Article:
Global Warming and a clean energy future

Securing a future for birds in a changing climate

Allen's Hummingbird. Photo: David Levinson

Global warming is a serious threat to California birds. A seven-year study from the National Audubon Society released in September 2014 finds that global warming threatens the survival of 170 California species in the coming decades. This includes iconic California birds such as the Brown Pelican, Allen’s Hummingbird, Yellow-billed Magpie, and many others. These are birds that all of us know well from our backyards and from our own experiences in California’s beautiful outdoors. 

Audubon California is addressing this challenge by protecting the habitats that we know birds will need now and into the future, and doing what we can to lessen the severity of global warming. We’ll do this work with a variety of partners on the ground and in the halls of the State Capitol and Washington, D.C.

But we won’t be able to rise to this challenge without the involvement of California residents who care about birds. We need people not only to join us in this important work, but to also raise their voices to call for meaningful policy and legislative action on global warming.

More about the Audubon study.

Audubon analyzed more than 40 years of historical North American climate data and millions of historical bird records from the U.S. Geological Survey’s North American Breeding Bird Survey and the Audubon Christmas Bird Count to understand the links between where birds live and the climatic conditions that support them. Of 588 bird species examined in the study, 314 species are considered at-risk. Hundreds of species not previously considered at risk will be challenged to survive in a climate-changed future. Understanding those links then allows scientists to project where birds are likely to be able to survive – and not survive – in the future. Learn more about the study.

California's climate threatened and endangered birds
Global Warming

California's climate threatened and endangered birds

Of the 314 North American birds identified by Audubon as either climate threatened or climate endangered, more than 170 commonly occur in California.

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Birds suffer from air pollution, just like we do
Audublog

Air pollution is a direct threat to birds

Many of the same emissions that drive climate change pose direct health problems for bird populations.

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Global warming stories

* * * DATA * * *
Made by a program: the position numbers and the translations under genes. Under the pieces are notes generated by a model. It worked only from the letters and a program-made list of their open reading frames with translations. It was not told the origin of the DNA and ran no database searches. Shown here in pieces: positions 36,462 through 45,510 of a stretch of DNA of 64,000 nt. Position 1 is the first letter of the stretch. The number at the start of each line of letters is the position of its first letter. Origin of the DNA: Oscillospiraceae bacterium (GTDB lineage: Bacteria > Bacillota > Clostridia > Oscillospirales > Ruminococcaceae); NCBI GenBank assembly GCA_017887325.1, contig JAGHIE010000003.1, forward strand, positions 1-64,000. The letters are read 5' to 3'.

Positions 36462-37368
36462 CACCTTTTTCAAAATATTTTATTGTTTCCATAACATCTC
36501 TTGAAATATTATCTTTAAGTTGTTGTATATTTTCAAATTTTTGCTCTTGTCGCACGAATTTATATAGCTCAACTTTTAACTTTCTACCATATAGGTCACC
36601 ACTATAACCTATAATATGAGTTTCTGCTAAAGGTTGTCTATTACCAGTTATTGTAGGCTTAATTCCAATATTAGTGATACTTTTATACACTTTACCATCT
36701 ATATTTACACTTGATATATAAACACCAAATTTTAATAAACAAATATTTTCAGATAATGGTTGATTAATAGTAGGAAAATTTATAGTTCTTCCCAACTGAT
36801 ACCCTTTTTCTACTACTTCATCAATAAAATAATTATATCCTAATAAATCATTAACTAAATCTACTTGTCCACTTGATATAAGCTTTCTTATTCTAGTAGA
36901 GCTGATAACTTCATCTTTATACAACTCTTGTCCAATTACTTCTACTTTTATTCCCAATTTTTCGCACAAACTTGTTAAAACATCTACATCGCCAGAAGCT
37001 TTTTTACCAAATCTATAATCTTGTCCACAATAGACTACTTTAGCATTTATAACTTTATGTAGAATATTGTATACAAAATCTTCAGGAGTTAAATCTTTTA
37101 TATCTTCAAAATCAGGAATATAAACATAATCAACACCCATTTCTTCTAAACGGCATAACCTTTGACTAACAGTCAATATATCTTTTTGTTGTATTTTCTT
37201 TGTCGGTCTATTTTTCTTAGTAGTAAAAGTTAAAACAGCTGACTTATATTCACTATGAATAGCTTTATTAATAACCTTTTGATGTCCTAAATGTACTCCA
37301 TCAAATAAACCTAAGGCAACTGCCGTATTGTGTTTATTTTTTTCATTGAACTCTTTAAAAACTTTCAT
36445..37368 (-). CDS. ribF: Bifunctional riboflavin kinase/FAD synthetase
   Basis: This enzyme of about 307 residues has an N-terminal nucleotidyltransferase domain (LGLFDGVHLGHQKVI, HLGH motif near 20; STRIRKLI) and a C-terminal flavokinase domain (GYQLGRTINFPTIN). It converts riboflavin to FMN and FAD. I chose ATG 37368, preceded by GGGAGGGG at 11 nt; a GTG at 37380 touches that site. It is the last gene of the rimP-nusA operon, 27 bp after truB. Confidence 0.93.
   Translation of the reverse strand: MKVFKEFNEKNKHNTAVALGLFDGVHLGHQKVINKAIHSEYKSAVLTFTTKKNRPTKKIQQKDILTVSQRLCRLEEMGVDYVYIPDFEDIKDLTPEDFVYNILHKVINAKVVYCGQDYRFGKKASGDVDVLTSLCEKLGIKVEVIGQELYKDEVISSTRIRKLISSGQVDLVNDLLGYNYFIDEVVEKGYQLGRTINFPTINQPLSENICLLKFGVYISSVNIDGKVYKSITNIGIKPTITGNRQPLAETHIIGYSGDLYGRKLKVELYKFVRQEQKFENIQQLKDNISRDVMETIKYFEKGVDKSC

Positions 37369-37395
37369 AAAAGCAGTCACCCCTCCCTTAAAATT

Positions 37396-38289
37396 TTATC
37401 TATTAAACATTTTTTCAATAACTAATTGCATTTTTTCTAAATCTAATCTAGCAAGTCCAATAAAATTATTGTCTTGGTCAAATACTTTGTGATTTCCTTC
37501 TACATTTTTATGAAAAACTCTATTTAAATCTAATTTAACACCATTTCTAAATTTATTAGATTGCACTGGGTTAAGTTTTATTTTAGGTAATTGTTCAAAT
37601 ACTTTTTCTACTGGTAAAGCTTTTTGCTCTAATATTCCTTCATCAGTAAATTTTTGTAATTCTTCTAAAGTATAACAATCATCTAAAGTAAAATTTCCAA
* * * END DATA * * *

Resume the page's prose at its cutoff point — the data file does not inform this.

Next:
Global Warming

Global warming stories

We asked people to talk about their favorite birds and global warming.

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Protecting nesting Western and Clark's Grebes

Protecting nesting Western and Clark's Grebes

Audubon California in 2010 launched an ambitious project to protect breeding Western and Clark’s Grebes at four lakes in Northern California.

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Black Oystercatcher and global warming
Global Warming

Black Oystercatcher and global warming

Black Oystercatchers face an uncertain future in a changing climate.

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Allen's Hummingbird and global warming
Birds

Allen's Hummingbird

The Allen's Hummingbird is one of California's most popular birds.

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Yellow-billed Magpie and global warming
Birds

Yellow-billed Magpie and global warming

The Yellow-billed Magpie could lose a large part of its range unless we address global warming.

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Long-billed Curlew and global warming
Birds

Long-billed Curlew

The Long-billed Curlew is North America's largest shorebird.

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Sonoma Creek enhancement
Sonoma Creek restoration

Sonoma Creek restoration

Audubon California and its partners are bringing back 400-acres of wetland habitat in San Pablo Bay for the benefit of a variety of birds, including the endangered Ridgeway's Rail.

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Protecting the Western Snowy Plover

Protecting the Western Snowy Plover

This site is devoted to the protection and recovery of the Western Snowy Plover, a small, rare, and threatened shorebird that makes its home on certain beaches on the Pacific coast.

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Recent News

Climate change is complicating birds' pursuit of the 'eternal spring'

Great article in the New York Times talking about how bird migrations are perfectly suited to the availability of food and habitat -- and the climate change threatens to upset this delicate system.

Audubon deeply concerned about EPA nominee Scott Pruitt

National Audubon Society President David Yarnold today expressed concern about the man who has been nominated to head the Environmental Protection Agency, Scott Pruitt:

“Scott Pruitt’s nomination as the anti-EPA Administrator causes us deep concern," said David Yarnold (@david_yarnold), Audubon’s president and CEO. "The Environmental Protection Agency's work has always been based on science, but Pruitt is a climate change denier who has worked to dismantle well-grounded protections for clean air and clean water."

Read the whole statement here.

Songs for Survival
Global Warming

Songs for Survival

Zebra Finch use song to teach their young how to survive climate change... before the babies even hatch.

Climate bills working their way through California Legislature
Global Warming

Climate bills working their way through California Legislature

Lawmakers are addressing bills to extend California's cap-and-trade system, ban specific pollutants, and embrace the carbon capturing power of natural and agricultural landscapes.